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the history of Leyton and Leytonstone
from . dot to … dots – with plenty of spaces
The 1960s tower blocks were a terrible mistake and many have now been demolished. The Cathall and Oliver Close estates have been rebuilt by the Waltham Forest Housing Action Trust, and some of the Beaumont estate tower blocks have been demolished by London & Quadrant Housing Association. The Avenue Road development has been refurbished. The Leyton Grange estate is being modernised, also by London & Quadrant Housing Association. Livingstone College and John Drinkwater Towers have gone. It could have been worse : the collapse of the Ronan Point block was elsewhere.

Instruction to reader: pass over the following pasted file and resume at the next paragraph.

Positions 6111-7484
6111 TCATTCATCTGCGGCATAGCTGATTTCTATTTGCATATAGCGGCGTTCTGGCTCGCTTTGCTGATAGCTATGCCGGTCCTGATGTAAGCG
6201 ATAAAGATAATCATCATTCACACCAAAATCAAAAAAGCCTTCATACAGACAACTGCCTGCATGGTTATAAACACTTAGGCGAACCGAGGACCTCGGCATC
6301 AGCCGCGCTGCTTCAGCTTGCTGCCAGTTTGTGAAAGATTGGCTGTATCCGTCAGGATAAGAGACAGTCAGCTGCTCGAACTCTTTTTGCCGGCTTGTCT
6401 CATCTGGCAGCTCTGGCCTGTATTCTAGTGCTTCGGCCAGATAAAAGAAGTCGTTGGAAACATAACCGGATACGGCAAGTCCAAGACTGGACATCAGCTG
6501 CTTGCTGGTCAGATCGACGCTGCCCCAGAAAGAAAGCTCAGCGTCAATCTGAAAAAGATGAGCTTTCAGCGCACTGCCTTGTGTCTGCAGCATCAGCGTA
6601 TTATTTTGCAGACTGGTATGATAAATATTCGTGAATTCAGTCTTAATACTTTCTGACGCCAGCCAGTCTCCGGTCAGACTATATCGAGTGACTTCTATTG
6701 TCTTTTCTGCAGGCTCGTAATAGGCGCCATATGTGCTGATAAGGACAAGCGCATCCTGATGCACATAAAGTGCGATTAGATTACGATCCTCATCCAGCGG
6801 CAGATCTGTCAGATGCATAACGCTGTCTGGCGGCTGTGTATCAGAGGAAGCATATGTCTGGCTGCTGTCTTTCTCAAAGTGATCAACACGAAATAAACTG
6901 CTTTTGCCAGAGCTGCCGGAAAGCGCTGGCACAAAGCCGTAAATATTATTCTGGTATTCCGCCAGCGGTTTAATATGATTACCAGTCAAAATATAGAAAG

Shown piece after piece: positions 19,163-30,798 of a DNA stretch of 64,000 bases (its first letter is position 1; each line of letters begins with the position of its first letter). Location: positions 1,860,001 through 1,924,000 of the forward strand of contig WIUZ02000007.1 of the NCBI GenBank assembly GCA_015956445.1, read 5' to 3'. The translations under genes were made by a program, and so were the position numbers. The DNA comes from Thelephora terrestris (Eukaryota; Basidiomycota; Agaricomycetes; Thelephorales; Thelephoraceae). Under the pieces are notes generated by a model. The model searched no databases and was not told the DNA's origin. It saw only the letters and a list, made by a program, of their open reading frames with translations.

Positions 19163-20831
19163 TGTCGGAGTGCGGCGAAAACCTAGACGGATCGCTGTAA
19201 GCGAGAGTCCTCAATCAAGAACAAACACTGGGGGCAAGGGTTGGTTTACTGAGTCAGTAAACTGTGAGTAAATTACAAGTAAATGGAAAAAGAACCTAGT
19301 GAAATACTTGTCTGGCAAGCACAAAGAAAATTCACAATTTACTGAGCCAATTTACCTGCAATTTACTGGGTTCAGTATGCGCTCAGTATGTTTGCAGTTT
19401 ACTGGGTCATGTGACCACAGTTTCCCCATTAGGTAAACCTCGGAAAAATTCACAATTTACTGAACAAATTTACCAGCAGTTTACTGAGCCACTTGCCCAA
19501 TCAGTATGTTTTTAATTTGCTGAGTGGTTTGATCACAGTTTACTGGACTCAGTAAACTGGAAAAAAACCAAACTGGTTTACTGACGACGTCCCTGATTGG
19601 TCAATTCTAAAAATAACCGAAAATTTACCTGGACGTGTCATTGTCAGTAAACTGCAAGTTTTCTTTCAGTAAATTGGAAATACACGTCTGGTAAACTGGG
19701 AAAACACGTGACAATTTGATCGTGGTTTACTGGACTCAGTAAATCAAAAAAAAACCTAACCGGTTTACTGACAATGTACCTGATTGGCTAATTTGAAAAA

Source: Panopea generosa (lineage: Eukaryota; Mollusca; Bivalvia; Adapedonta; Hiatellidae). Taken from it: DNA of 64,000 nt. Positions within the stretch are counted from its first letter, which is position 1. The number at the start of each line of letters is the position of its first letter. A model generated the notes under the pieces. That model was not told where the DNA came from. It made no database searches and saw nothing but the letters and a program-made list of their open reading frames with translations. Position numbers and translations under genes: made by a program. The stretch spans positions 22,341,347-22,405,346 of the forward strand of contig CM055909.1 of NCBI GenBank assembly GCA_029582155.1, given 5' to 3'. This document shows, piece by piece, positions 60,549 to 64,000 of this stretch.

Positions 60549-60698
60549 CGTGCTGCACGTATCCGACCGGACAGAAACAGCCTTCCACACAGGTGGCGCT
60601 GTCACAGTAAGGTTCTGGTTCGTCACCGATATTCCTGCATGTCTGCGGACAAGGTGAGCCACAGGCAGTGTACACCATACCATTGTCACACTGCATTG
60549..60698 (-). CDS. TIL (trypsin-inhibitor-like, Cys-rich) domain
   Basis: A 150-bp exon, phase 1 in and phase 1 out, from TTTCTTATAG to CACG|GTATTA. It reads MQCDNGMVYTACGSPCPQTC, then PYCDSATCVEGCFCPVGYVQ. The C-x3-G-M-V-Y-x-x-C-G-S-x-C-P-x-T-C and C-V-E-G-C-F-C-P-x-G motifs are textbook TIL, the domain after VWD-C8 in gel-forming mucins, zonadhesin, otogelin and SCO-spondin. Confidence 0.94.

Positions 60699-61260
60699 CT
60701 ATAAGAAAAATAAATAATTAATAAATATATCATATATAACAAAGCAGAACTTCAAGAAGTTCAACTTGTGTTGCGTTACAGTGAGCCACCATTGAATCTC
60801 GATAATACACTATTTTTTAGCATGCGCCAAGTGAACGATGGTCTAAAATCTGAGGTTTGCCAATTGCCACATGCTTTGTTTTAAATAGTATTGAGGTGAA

The 1960s saw the most dramatic change to the look of Leyton with the construction of tower blocks as part of the Beaumont, Oliver Close and Cathall estates, and also the Avenue Road and Leyton Grange Estates, with blocks overlooking Epping Forest (the John Drinkwater Tower), Wanstead Flats, Knotts Green (Livingstone Tower) and (an earlier, better design) at Leyton Green. Complete neighbourhoods of modest terraced housing were replaced by the Council with poor quality blocks of flats.
In September 1969 tenants from the Beaumont Road Estate invaded the Town Hall to complain of fungus growth, cracked walls and overflowing sewage since the estate opened four years previously. The Chair of the Housing Committee, Councillor Gerald King, refused to see them, and said afterwards “I fail to see why they are so irate.” 1.